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Woodhouse College
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Government and Politics (POL-A)

2017 - New A level
 
Examining board - Edexcel

Additional course entry requirements:
Grade B in GCSE geography or history
 
Why government & politics?
 
Just 62 people own half of the world’s wealth and 71% of the world’s population lives on less than $10 per day. Only 24.3 per cent of registered voters elected the Conservative government in 2015, while 34% of them didn’t vote. 3,212 migrants have perished at sea so far in 2016, yet despite what we hear daily, the world is in fact more peaceful than it ever has been. It is sometimes hard to make sense of what we see around us.
 
The study of politics is about making sense of and analysing Britain and the world. You’ll learn to form political judgments and establish a broad set of analytical skills that universities and employers value highly. Many of our former students pursue an active role in British and international politics, going on to study the subject at university and working in journalism, law, think-tanks, universities, charities, international institutions and national government. Our politics department hosts a Model United Nations Conference at the college, inviting over 200 sixth formers to a weekend of stimulating debate. We also invite speakers from parliament on a regular basis.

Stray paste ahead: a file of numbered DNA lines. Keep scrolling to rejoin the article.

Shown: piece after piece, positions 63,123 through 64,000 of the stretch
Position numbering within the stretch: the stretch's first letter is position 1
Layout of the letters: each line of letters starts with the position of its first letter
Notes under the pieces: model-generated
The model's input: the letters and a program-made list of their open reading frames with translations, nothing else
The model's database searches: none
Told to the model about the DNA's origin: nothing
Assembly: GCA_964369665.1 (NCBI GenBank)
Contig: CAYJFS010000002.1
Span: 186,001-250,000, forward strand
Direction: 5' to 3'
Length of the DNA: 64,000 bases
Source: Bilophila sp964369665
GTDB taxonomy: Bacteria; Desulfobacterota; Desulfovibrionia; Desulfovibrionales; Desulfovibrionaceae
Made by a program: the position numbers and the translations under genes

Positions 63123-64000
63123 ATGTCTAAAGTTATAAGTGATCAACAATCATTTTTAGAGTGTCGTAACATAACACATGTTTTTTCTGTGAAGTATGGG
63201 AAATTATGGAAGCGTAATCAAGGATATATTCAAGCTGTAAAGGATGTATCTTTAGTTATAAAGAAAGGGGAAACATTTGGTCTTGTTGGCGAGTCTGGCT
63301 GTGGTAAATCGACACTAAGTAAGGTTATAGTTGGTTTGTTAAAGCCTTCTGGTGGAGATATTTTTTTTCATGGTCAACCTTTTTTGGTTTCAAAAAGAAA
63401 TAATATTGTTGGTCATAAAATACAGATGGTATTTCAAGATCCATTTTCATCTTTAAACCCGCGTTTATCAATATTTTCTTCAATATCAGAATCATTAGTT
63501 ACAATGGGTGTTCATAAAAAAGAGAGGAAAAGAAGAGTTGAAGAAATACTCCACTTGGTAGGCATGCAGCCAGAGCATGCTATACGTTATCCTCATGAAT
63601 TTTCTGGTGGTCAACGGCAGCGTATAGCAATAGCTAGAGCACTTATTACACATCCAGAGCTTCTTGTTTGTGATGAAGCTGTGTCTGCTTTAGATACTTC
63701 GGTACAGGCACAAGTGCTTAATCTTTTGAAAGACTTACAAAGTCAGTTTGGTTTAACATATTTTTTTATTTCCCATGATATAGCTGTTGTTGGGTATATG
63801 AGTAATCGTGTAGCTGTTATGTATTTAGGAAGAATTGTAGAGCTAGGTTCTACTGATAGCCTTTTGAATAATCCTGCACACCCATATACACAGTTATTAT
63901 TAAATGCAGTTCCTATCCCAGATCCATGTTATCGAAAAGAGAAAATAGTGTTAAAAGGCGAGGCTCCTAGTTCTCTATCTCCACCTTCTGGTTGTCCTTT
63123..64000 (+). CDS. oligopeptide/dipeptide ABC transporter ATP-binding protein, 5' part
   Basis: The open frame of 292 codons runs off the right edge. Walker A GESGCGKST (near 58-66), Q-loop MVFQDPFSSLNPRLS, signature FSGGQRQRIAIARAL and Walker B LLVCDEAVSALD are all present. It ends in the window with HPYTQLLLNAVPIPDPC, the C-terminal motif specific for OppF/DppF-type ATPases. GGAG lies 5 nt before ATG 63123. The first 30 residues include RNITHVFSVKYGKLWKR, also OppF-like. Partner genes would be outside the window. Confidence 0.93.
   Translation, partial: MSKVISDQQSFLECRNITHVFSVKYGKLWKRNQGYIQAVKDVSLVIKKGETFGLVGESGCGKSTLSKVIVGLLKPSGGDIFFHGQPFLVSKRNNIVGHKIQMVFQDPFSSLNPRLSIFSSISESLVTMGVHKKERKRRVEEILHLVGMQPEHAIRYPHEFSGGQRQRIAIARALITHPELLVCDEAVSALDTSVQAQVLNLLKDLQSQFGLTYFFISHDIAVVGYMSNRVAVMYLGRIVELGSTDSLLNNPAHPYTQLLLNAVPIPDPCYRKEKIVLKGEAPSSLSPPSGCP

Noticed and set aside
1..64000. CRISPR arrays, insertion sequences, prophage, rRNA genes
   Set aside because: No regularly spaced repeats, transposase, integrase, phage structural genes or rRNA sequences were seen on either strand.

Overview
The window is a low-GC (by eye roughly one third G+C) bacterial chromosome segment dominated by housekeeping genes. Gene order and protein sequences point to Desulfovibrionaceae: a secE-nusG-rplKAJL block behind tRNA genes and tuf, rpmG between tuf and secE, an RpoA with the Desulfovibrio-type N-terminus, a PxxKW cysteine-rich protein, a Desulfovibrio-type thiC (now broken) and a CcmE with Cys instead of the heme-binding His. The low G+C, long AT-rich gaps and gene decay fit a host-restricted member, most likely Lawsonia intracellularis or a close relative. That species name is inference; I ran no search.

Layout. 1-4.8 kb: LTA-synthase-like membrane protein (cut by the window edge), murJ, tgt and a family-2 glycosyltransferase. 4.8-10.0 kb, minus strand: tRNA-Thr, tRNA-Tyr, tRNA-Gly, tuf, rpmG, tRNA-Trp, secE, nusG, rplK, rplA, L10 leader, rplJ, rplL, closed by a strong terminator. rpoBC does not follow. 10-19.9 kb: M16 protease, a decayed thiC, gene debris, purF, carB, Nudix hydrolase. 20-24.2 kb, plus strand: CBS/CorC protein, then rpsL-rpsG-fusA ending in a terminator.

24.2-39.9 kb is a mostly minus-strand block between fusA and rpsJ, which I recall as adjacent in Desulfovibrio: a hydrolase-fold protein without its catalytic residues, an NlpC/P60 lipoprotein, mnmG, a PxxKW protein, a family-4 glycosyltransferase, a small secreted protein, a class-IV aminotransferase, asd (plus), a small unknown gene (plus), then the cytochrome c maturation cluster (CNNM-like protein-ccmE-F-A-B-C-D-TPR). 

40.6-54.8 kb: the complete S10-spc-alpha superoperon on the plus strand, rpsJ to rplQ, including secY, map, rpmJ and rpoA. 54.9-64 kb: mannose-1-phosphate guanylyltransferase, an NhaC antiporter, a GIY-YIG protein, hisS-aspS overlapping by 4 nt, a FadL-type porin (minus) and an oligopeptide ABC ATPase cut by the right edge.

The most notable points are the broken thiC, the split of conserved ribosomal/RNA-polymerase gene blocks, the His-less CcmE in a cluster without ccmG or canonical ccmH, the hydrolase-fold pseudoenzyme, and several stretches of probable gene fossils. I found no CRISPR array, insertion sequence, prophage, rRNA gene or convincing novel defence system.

Course content
 
You’ll study British government and politics in year one, including the workings of parliament, the role of the prime minister, political parties and their policies, and how patterns of participation have changed in recent years. You’ll also study the key political ideologies of conservatism, liberalism and socialism. In year two, we focus on themes of global politics, such as the rise of China, the ‘decline’ of America and the new challenges of globalisation, terrorism, population migration and climate change; we also study how the world is ordered, the rise of multipolarity, poverty and debt, and the role of international organisations and non-state actors.


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